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The IC-24 is a remarkably comfortable, responsive and stable performance one-design boat, perfect for daysailing or racing. It was invented by Chris Rosenberg and Morgan and Dick Avery in 2000, essentially starting with the very popular J-24 and some cutting tools. Many of us realized that the J-24 performed beautifully, but was very uncomfortable to sail. Chris and his friends did something about it – they removed the cockpit and part of the cabin and replaced it with one of the more ergonomically comfortable cockpits ever made. The result is one of the most pleasing 24′ keelboats you’ve ever sailed.
The Hobie Wave is a 13′ beach cat that is a blast to sail by adults and kids alike – easy for beginners and fun for experienced sailors as well.
“The symmetrically shaped hulls and keel design provide lift while eliminating the need for daggerboards, and its rotomolded polyethylene construction is nearly indestructible. Equipped with thoughtful features including a comptip mast and Hobie Bob mast float to prevent turtling if capsized. A large, fully-battened, boomless mainsail is powerful in the light stuff, but is designed to reduce power in an unexpected gust. The three-piece mesh trampoline is heat melded for the ultimate in longevity, has two main sections and is simple to adjust.” -Hobie.com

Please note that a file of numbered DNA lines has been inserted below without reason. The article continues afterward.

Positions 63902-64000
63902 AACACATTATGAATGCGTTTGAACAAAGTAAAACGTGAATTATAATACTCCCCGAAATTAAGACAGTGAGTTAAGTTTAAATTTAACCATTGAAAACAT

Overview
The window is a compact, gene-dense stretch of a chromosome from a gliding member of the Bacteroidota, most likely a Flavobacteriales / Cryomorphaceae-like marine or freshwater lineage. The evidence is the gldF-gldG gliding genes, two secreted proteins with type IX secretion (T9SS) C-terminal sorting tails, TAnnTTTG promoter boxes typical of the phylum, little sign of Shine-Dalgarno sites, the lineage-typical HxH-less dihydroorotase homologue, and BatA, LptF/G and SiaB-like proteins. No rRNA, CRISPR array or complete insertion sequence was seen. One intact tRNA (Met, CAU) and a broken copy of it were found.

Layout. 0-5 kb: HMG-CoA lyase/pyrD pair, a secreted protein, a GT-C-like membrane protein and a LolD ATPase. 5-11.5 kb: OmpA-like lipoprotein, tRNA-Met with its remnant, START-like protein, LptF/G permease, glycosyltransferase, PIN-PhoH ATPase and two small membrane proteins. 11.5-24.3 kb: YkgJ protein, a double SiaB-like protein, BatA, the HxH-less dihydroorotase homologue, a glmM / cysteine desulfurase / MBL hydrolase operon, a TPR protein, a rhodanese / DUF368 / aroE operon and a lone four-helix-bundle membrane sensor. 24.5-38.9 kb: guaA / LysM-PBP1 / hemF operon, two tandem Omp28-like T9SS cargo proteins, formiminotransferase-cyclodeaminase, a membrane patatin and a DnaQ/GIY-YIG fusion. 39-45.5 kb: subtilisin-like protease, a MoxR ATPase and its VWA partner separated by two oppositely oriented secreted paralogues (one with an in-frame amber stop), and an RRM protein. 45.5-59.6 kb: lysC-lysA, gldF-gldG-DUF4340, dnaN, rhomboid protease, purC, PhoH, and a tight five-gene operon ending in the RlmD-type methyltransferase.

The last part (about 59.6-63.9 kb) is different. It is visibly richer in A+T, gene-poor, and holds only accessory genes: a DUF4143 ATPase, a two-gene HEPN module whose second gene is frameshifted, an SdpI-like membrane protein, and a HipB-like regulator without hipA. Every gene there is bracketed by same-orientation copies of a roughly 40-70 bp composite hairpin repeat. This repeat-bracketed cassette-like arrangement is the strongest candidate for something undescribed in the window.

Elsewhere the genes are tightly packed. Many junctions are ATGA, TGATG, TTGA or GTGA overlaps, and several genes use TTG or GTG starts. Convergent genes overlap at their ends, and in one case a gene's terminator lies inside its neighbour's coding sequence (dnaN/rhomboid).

The Hanse 385 is something of a throwback. Don’t misunderstand me; this sleek new design from Judel/Volijk & Co. is thoroughly modern, from its efficient fractional rig to innovative epoxy construction and flexible interior arrangement plans. With its reverse sheer, long waterline and low-profile cabintop the Hanse 385 has “today” stamped all over it. (It’s a look I like.) So why is it a throwback? Like many top-quality production boats from the 1970s and 1980s, the Hanse 385 refuses to be easily classified. It’s not a dedicated bluewater cruiser and it’s not a flat-out racer. It is, however, a lot of both. The marketing team at Hanse Yachts calls it the crossover concept, a fast boat with a terrific interior. In the old days we called it a racer-cruiser. Pardon the cliché but the more things change, the more they stay the same. When it comes to sailing that’s not a bad thing.
Like the 385, the 445 has a three-cabin layout, large aft swim platform and wonderful self-tacking jib. What makes it different is that it’s bigger – more room below (about 6’8” of standing headroom), more storage — it has garage sized storage for fenders, lines, spare anchor and rode just aft of the main anchor locker. It is also a significantly more powerful rig and will readily sail at 7+ knots close hauled. The other benefit of the 445 is that it is big enough to have davits for a hard bottom dinghy with outboard which is quite nice for cruising.
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